Mutational analysis reveals the origin and therapy-driven evolution of recurrent glioma

Brett E. Johnson, Tali Mazor, Chibo Hong, Michael Barnes, Koki Aihara, Cory Y. McLean, Shaun D. Fouse, Shogo Yamamoto, Hiroki Ueda, Kenji Tatsuno, Saurabh Asthana, Llewellyn E. Jalbert, Sarah J. Nelson, Andrew W. Bollen, W. Clay Gustafson, Elise Charron, William A. Weiss, Ivan V. Smirnov, Jun S. Song, Adam B. OlshenSoonmee Cha, Yongjun Zhao, Richard A. Moore, Andrew J. Mungall, Steven J.M. Jones, Martin Hirst, Marco A. Marra, Nobuhito Saito, Hiroyuki Aburatani, Akitake Mukasa, Mitchel S. Berger, Susan M. Chang, Barry S. Taylor, Joseph F. Costello

Research output: Contribution to journalArticlepeer-review


Tumor recurrence is a leading cause of cancer mortality. Therapies for recurrent disease may fail, at least in part, because the genomic alterations driving the growth of recurrences are distinct from those in the initial tumor. To explore this hypothesis, we sequenced the exomes of 23 initial low-grade gliomas and recurrent tumors resected from the same patients. In 43% of cases, at least half of the mutations in the initial tumor were undetected at recurrence, including driver mutations in TP53, ATRX, SMARCA4, and BRAF; this suggests that recurrent tumors are often seeded by cells derived from the initial tumor at a very early stage of their evolution. Notably, tumors from 6 of 10 patients treated with the chemotherapeutic drug temozolomide (TMZ) followed an alternative evolutionary path to high-grade glioma. At recurrence, these tumors were hypermutated and harbored driver mutations in the RB (retinoblastoma) and Akt-mTOR (mammalian target of rapamycin) pathways that bore the signature of TMZ-induced mutagenesis.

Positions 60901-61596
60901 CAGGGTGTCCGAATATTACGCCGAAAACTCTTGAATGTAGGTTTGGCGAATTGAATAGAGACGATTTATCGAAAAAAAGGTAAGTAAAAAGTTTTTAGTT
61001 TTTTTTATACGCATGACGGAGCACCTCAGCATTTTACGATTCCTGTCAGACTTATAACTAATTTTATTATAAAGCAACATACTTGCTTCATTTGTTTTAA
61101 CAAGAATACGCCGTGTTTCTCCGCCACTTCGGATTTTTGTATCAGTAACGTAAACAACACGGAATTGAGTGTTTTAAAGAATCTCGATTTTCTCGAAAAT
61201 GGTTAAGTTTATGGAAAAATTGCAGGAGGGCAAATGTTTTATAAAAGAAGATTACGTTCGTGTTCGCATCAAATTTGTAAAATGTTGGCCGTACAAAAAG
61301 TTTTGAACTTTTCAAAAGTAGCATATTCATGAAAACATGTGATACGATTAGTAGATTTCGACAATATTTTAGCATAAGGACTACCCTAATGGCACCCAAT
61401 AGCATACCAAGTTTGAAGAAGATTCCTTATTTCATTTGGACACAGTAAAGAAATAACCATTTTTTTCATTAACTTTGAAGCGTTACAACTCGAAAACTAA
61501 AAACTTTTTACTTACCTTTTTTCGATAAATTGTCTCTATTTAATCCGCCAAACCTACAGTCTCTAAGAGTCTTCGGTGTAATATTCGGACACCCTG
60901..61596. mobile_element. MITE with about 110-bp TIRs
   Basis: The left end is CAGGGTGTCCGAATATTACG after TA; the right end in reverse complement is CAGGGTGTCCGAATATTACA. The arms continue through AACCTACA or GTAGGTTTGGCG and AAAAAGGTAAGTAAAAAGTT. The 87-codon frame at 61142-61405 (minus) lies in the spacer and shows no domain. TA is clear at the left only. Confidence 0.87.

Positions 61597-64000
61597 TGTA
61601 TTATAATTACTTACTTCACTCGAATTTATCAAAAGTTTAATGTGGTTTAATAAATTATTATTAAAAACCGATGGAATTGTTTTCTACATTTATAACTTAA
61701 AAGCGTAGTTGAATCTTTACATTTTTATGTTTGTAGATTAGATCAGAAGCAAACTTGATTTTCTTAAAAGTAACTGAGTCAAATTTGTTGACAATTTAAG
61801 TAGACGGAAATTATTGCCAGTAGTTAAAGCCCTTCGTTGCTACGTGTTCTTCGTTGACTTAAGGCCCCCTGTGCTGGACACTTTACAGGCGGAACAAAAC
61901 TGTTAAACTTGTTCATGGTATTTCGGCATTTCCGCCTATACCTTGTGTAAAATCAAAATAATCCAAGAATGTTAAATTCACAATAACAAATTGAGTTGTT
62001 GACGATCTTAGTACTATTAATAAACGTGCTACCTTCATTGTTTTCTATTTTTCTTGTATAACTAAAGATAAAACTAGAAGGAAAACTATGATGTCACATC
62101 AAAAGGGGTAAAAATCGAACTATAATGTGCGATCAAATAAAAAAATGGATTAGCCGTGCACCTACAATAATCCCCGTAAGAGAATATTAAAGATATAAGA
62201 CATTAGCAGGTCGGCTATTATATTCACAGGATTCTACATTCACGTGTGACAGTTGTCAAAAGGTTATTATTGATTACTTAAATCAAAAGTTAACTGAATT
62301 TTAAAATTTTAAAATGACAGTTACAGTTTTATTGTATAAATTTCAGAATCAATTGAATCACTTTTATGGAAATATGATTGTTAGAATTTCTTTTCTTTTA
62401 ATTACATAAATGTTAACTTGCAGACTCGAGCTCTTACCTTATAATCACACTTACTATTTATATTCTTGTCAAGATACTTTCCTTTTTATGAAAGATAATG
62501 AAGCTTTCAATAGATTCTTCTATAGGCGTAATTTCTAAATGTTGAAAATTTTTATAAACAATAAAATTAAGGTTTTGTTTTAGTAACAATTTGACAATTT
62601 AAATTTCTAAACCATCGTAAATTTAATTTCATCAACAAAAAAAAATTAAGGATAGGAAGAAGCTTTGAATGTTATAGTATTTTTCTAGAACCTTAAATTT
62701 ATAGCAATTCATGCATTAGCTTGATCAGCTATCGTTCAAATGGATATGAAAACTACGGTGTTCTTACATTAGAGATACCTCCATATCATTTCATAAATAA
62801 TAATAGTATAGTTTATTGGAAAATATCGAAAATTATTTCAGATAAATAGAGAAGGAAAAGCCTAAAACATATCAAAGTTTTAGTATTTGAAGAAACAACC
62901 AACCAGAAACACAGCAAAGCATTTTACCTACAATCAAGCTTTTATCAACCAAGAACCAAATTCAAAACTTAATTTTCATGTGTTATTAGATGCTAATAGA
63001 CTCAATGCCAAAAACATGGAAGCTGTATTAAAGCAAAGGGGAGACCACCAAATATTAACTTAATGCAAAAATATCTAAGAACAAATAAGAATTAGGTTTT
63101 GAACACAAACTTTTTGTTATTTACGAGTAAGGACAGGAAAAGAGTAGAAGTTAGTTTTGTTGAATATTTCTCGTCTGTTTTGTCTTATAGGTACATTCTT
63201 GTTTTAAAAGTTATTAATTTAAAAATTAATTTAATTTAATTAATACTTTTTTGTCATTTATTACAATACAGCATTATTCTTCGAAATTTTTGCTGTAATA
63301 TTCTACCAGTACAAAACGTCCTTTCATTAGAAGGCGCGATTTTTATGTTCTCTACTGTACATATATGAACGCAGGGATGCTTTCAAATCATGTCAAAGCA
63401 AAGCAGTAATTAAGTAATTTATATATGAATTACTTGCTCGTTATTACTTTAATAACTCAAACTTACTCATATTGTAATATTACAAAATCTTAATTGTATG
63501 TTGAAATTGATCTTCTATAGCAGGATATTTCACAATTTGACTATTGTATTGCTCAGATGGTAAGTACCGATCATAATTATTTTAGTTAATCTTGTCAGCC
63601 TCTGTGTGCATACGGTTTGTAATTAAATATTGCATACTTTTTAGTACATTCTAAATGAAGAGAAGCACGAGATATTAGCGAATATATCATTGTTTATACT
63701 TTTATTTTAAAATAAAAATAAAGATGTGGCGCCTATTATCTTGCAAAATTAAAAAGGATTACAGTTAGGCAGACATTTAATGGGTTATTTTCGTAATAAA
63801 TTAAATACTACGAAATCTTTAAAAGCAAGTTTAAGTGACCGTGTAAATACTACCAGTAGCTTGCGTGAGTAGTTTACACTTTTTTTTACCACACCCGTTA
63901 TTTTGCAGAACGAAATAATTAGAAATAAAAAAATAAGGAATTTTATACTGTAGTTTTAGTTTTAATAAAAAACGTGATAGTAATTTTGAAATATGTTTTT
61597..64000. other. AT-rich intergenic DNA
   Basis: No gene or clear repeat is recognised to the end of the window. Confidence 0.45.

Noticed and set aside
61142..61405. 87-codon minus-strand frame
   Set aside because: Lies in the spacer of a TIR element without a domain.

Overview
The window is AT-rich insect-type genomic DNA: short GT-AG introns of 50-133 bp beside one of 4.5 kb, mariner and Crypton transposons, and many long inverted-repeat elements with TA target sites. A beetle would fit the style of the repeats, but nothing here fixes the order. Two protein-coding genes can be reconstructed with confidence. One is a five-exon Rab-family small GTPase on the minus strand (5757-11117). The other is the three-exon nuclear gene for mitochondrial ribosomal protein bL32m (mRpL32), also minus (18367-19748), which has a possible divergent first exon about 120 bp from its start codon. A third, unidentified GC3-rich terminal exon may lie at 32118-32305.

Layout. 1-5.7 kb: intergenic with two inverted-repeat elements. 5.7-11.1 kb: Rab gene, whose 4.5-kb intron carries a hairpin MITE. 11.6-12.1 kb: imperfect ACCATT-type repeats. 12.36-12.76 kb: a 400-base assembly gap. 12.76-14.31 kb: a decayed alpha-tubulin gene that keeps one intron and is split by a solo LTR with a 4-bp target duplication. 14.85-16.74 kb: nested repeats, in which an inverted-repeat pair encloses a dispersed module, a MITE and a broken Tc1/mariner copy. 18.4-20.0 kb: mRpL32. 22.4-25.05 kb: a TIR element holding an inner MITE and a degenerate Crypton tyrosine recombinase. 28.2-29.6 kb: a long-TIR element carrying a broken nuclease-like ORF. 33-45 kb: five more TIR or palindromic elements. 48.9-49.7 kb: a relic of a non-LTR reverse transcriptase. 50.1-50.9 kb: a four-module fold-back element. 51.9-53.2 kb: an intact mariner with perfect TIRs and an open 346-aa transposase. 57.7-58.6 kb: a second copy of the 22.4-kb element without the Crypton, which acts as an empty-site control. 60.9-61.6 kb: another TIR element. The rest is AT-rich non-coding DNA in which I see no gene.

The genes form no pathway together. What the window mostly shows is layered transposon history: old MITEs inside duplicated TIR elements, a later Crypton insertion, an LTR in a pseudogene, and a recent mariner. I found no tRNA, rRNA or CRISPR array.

Original languageEnglish (US)
Pages (from-to)189-193
Number of pages5
Issue number6167
StatePublished - 2014
Externally publishedYes

ASJC Scopus subject areas

  • General


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